formed from shell and sand in beach deposits. This was probably brought
inland from the mouth of the Térraba-Sierpe delta. (The background image
for these pages is a photograph of the surface of a stone ball in
Palmar Sur, Costa Rica.)
Lothrop recorded a total of approximately 186 balls for his 1963
publication. However, it has been estimated that there may be several
hundred of these objects, now dispersed throughout Costa Rica. It was
reported that one site near Jalaca had as many as 45 balls, but these
have now been removed to other locations.
balls were most likely made by reducing round boulders to a spherical
shape through a combination of controlled fracture, pecking, and
grinding. The granodiorite from which they are made has been shown to
exfoliate in layers when subjected to rapid changes in temperature. The
balls could have been roughed out through the application of heat (hot
coals) and cold (chilled water). When they were close to spherical in
shape, they were further reduced by pecking and hammering with stones
made of the same hard material. Finally, they were ground and polished
to a high luster. This process, which was similar to that used for
making polished stone axes, elaborate carved metates, and stone statues,
was accomplished without the help of metal tools, laser beams, or alien
The balls were most
likely made by the ancestors of native peoples who lived in the region
at the time of the Spanish conquest. These people spoke Chibchan
languages, related to those of indigenous peoples from eastern Honduras
to northern Colombia. Their modern descendants include the Boruca,
Téribe, and Guaymí. These cultures lived in dispersed settlements, few
of which were larger than about 2000 people. These people lived off of
fishing and hunting, as well as agriculture. They cultivated maize,
manioc, beans, squash, pejibaye palm, papaya, pineapple, avocado, chilli
peppers, cacao, and many other fruits, root crops, and medicinal
plants. They lived in houses that were typically round in shape, with
foundations made of rounded river cobbles.
balls are known from archaeological sites and buried strata hat have
only pottery characteristic of the Aguas Buenas culture, whose dates
range from ca. 200 BC to AD 800. Stone balls have reportedly been found
in burials with gold ornaments whose style dates from after about AD
1000. They have also been found in strata containing shreds of Buenos
Aires Polychrome, a pottery type of the Chiriquí Period that was made
beginning around AD 800. This type of pottery has reportedly been found
in association with iron tools of the Colonial period, suggesting it was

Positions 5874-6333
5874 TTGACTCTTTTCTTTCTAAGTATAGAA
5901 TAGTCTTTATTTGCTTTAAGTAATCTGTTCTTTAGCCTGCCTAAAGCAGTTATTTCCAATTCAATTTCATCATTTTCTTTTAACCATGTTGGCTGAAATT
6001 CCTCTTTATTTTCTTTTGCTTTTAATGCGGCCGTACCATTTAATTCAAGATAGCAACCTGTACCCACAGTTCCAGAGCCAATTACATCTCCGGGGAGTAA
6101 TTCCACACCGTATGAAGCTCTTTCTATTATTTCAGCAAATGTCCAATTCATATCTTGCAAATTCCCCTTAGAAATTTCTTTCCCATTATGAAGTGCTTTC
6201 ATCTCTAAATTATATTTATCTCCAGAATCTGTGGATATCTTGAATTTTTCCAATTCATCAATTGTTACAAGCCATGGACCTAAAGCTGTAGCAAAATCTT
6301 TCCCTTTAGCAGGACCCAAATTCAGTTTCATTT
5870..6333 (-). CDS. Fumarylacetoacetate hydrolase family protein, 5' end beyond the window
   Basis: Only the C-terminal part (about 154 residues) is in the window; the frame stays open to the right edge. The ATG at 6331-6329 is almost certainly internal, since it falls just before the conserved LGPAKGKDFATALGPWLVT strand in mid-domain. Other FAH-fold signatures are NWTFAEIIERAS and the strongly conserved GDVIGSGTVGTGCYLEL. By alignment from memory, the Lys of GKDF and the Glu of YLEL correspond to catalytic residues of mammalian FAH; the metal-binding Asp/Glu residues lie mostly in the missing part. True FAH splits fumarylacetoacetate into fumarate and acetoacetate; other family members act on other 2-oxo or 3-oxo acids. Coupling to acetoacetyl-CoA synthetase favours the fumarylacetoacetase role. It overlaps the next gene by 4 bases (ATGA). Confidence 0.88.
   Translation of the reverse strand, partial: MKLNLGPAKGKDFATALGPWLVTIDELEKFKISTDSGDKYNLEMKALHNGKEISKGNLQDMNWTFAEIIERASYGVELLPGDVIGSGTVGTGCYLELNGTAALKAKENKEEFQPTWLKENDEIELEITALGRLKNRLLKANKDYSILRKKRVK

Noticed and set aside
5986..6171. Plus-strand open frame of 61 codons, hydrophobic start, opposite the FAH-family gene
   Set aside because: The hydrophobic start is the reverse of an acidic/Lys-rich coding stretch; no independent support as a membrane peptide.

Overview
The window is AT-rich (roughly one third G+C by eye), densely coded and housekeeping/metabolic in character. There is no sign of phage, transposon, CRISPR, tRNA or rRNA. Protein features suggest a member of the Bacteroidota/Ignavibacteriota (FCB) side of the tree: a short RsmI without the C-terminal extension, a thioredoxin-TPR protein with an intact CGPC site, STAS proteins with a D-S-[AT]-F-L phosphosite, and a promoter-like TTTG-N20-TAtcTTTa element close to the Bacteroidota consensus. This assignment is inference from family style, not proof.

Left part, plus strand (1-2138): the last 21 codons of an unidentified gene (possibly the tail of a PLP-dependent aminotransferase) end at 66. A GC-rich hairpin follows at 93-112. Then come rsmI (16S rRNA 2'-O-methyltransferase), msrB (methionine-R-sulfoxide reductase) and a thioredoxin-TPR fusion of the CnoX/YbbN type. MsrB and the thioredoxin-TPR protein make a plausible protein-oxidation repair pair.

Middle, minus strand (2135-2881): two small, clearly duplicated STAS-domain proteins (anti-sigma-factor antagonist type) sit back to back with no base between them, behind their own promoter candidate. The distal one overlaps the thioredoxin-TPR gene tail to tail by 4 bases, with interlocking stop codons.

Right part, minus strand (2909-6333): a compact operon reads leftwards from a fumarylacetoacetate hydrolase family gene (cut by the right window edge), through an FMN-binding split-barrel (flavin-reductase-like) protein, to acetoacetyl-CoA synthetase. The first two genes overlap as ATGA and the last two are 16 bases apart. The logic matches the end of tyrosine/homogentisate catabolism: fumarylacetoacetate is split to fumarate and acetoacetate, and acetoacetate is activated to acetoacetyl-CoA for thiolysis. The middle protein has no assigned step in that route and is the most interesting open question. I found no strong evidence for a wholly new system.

manufactured up until the 16th century. So, the balls could have been
made anytime during an 1800-year period. The first balls that were made
probably lasted for several generations, during which time they could
have been moved and modified.
Nobody knows for
sure. The balls had ceased to be made by the time of the first Spanish
explorers, and remained completely forgotten until they were
rediscovered in the 1940s. Many of the balls were found to be in
alignments, consisting of straight and curved lines, as well as
triangles and parallelograms. One group of four balls was found to be
arranged in a line oriented to magnetic north. This has led to
speculation that they may have been arranged by people familiar with the
use of magnetic compasses, or astronomical alignments. Unfortunately,
all but a few of these alignments were destroyed when the balls were
moved from their original locations, so measurements made almost fifty
years ago cannot be checked for accuracy. Many of the balls, some of
them in alignments, were found on top of low mounds. This has led to
speculation that they may have been kept inside of houses built on top
of the mounds, which would have made it difficult to use them for making
Virtually all of the known balls have been moved from their original locations, destroying information about their archaeological contexts and possible alignments. Many of the balls have been blown up by local treasure hunters who have believed nonsensical fables that the balls contain gold. Balls sitting in agricultural fields have been damaged by periodic burning, which causes the once smooth surface of the balls to crack, split, and erode--a process that has contributed to the destruction of the largest known stone ball. Balls have been rolled into gullies and ravines, or even into underwater marine locations (as at Isla del Caño). The vast majority have been transported far from their zone of origin, separating them even further from the consciousness of the descendants of the people who made these balls.